Another aspect of Regulation Z is that if an advertisement for credit states specific credit terms, “it must state only those terms that actually are or will be arranged or offered by the creditor.” In other words, advertising relating to credit must present what Regulation Z deems to be “clear and conspicuous” information. (See 12 C.F.R. 226.24(1)(a))

4. Adopt or evaluate your companies social media policy.

As employees may be viewed by the public as a reflection of their company, financial institutions may be at compliance risk by what their employees say on social media when they’re off the clock. For example, if an employee is communicating via social media with a customer regarding a loan product, policies should be in place to ensure they are receiving all of the appropriate disclosures. Employers should evaluate the risks of social media to determine proper policies to adopt. (See FIL-56-2013 (IV) Truth in Lending Act/Regulation Z)

5. Make the equal housing logo easy to find.

At least in all written and visual advertisements. Websites that accept loan applications online may be considered a lobby for Fair Housing Compliance purposes and should also contain the logo. The advertisement must prominently indicate the logo in a manner “appropriate” to its medium. (See Fair House Advertising § 109.30 (a))

6. Know the difference between equal housing opportunity and equal housing lender.

If the advertisement is written or visual, it is necessary to include the equal housing opportunity logo. With respect to oral advertisements, the Equal Opportunity Lender logo must be present or spoken in the context of “This financial institution is an equal housing lender”. (See 24 CFR part 110 & Fair Housing § 338.4(b))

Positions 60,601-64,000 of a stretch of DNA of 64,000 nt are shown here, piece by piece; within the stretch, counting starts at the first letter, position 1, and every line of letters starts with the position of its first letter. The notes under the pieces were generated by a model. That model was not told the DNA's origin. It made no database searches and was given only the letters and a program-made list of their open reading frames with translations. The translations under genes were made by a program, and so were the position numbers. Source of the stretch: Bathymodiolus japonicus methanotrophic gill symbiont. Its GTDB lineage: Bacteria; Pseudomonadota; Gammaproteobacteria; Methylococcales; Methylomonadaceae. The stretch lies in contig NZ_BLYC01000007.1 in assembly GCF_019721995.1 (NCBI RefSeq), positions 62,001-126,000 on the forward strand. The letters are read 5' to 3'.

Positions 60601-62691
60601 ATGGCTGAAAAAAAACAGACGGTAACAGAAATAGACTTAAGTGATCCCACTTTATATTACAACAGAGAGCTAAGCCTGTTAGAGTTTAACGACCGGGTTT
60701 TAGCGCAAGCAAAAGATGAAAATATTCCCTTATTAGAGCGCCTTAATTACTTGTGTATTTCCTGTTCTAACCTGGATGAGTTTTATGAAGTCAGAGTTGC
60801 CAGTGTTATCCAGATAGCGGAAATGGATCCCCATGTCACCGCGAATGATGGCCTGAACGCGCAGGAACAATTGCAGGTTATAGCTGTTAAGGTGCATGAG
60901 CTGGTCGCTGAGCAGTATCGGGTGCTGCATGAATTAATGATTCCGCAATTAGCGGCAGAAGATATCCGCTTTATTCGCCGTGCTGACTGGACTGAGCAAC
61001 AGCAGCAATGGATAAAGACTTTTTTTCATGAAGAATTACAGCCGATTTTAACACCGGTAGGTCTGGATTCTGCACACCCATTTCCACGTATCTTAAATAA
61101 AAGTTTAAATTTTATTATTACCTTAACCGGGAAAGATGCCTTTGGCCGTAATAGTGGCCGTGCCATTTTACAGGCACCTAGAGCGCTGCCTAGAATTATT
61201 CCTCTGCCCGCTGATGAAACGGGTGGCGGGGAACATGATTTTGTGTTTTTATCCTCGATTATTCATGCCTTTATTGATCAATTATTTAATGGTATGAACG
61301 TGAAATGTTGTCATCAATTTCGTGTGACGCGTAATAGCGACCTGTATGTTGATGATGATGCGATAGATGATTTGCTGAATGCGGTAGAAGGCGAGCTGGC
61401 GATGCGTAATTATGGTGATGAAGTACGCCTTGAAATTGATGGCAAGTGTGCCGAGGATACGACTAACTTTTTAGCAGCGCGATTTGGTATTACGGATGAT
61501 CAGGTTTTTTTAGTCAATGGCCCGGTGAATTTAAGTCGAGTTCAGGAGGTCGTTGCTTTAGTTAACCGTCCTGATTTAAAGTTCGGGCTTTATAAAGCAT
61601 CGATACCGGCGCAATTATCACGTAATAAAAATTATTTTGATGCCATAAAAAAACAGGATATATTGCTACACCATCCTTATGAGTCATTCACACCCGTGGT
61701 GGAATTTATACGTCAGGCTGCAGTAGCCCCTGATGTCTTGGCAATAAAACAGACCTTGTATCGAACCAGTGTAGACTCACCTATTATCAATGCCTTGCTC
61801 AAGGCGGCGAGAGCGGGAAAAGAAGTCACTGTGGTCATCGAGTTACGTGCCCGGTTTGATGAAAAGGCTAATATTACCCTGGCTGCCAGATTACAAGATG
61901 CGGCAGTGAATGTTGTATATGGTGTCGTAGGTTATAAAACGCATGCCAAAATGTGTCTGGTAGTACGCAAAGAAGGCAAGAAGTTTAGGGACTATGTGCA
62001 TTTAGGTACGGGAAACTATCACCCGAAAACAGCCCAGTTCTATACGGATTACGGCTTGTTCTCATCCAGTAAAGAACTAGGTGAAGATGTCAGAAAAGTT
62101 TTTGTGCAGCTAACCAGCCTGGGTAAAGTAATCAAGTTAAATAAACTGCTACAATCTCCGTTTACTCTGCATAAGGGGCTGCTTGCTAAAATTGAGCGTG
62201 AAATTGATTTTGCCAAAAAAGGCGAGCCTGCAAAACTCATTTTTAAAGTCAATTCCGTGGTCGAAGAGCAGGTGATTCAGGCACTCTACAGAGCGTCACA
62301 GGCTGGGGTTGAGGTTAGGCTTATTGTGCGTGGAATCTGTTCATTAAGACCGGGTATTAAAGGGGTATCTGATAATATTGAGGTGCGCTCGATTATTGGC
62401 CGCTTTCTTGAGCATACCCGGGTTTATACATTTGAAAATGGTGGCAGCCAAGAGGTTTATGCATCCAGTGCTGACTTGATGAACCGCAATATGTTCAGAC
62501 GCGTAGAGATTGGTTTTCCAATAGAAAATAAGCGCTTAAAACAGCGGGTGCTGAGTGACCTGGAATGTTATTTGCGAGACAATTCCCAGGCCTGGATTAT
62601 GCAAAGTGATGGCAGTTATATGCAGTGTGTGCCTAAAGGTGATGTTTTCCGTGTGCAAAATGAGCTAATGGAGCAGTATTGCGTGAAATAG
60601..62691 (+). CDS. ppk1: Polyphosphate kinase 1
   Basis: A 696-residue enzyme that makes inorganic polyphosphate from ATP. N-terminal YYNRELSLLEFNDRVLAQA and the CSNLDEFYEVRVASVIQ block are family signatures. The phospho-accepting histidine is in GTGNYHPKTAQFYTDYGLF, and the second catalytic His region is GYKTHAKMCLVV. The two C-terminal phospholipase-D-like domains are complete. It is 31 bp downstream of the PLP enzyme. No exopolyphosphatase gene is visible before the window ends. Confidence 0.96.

7.  Make sure you always use your fully licensed name.

Even if it’s unintentional, advertising a name other than the fully licensed name that corresponds to your NMLS# can handicap regulators and consumers from understanding who you are. In this case, you may be fined. (See 12 C.F.R. 226.24(i)(4))

8. Keep your NMLS# visible.

Your NMLS ID improves the supervision and transparency of the residential mortgage market by providing the public with a tool to track companies “across state lines and over time”. Established by the SAFE Act, NMLS ID’s are required to be made readily available to customers “in a manner and method practicable to the institution”. They should be clearly visible on all application forms, advertisements, business cards and websites.  (See 12 CFR 1007.104(a))

9. Gain permission to quote someone.

Are you wanting to quote someone on your website or include their words in a video? If the quote came from a previously copy written article or review site, you’ll need written permission. Moreover, you must include the author’s name, the publication date, the title of work, and the name of the publication in which it appeared. (See EAS-405)

10. Don’t include lyrics on ads without permission either.